After all, if Kenny Britt produces big next season, he'll be a free agent after finally being worth a first-round pick. On the other hand, if he keeps dragging his feet, he will just be a wasted player on the field when the Titans could be seeing more Nate Washington, Jared Cook and Kendall Wright.

    Even though Britt is coming off of maybe his worst season and yet another run-in with the authorities, he's shown flashes of elite talent that some teams would be interested in.

    If nothing else, he could give the Titans another late-round pick to use on a needed depth player or a developmental project.

    Plus, Wright was a first-round pick in 2011 who will be going into his second year, and Cook will be seeing either a franchise tag or a huge deal, so they will want to get a lot of passes thrown their way already. Britt may be a piece on offense that the Titans don't really need.

5. Sign Cheap Free Agents

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    There are a number of under-the-radar free agents that the Titans could pursue. Signing a few players that are less renowned than others at their positions may cost you a little bit more in terms of quality, but it could free up the cash that the Titans need to go after difference-makers.

    For example, Chris Canty and George Wilson, while great players, are going to cost a lot of money. Wilson is an aging safety who could fall off at any time, and Canty is being looked at as probably the No. 3 defensive tackle in rotation.

    Signings like that will break the bank while not contributing that much to what the team needs. If the Titans feel that they need another defensive tackle, they can find a cheaper one than Canty because it isn't an area of need.

    The same goes for Wilson. While strong safety is a huge need for the Titans, picking one up in free agency may not be the best way to go about it. Speaking of which...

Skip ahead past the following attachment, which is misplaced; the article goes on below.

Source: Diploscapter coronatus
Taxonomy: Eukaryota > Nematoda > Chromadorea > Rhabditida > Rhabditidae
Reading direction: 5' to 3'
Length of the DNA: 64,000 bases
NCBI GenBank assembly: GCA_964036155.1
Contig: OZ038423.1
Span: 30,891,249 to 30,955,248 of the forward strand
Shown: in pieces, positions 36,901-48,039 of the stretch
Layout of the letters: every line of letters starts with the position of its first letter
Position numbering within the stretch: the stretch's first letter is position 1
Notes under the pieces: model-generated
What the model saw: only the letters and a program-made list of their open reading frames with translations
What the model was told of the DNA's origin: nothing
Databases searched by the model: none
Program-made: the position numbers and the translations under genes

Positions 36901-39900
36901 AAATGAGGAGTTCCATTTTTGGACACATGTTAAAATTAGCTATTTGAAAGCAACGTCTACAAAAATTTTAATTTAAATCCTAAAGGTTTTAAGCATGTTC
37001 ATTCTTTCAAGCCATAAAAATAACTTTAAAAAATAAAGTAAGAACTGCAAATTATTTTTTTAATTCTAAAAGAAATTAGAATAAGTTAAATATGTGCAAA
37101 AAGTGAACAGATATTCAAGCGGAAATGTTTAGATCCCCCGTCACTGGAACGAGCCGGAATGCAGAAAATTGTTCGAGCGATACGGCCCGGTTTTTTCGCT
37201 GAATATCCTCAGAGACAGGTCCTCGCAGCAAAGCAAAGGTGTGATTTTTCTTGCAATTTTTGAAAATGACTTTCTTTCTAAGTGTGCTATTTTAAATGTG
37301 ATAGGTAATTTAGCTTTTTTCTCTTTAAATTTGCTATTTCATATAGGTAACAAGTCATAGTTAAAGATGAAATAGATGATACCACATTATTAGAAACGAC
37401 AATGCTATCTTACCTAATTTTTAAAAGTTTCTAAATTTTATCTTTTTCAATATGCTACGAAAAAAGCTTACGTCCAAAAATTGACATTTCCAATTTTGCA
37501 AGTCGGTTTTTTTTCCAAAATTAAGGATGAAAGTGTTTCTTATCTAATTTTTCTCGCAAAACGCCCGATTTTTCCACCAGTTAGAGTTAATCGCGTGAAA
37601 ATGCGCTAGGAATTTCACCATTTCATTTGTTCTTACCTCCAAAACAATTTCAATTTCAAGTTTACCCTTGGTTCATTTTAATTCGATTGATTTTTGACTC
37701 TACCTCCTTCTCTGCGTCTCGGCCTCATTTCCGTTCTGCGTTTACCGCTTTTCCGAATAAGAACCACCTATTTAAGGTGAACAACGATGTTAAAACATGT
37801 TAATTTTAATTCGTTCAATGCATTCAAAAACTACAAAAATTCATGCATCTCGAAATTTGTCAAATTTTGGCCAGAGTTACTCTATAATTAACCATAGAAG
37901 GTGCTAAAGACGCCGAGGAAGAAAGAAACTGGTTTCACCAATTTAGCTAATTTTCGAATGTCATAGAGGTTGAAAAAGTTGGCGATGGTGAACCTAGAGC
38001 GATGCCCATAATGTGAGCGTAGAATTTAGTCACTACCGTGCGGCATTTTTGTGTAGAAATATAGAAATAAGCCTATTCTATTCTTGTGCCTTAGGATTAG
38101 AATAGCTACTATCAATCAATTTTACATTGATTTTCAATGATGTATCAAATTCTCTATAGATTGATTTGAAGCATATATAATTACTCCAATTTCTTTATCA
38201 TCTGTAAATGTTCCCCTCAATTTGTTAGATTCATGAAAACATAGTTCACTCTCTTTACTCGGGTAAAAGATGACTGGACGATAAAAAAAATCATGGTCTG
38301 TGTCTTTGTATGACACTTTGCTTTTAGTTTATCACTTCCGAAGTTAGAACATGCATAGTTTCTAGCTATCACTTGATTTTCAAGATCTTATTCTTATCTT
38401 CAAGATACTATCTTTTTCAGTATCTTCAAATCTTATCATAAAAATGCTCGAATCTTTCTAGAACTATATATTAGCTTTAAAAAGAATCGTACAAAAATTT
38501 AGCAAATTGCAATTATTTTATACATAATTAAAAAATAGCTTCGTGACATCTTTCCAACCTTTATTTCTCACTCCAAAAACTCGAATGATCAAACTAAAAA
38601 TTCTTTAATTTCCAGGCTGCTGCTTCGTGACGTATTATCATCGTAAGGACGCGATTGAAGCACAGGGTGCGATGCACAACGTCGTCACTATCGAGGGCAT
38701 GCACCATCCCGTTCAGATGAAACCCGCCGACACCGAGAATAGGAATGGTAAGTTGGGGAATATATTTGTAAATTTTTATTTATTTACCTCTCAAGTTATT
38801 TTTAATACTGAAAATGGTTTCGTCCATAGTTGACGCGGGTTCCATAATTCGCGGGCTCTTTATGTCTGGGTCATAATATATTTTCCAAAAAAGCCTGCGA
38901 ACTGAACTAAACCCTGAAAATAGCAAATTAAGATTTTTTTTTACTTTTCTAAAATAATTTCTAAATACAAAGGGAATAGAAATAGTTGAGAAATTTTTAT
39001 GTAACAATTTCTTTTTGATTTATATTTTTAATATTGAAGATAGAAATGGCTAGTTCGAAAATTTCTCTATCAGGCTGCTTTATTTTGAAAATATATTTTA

6. Use the Draft to Pick Up Impact Players

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    You know what's great about draft picks? The rookie wage scale.

    Right now, the Titans need to pick up a starting left guard, right guard, center, corner, strong safety and a second running back. They could pick these players up in free agency, but as much as they can, they need to obtain starting talent in the draft.

    Luckily for the Titans, this year's draft is stacked with cornerback, interior line and safety talent, with a lot of mid-round talent at the running back position. If the Titans are awarded the third-, fifth- and seventh-round compensatory picks they are expected to receive and draft wisely, they could find legitimate starters for nearly all of these positions in the draft.

    Nabbing a shutdown corner in free agency is expensive, but the 10th overall pick could be used to obtain either DeMarcus Milliner, Johnthan Banks or Desmond Trufant, all of whom would be great additions.

    In the second round, it's likely that J.J. Wilcox, Matt Elam or Jonathan Cyprien will be available when the Titans select, and any of the three would be an upgrade at strong safety for them.

    The two third-rounders could be used to pick up interior line players and running backs that could still be impact players.

    One year's draft really can make that big of a difference—just ask the 2011 Texans or the 2012 Colts. If the Titans draft carefully, they could see the same kind of boost.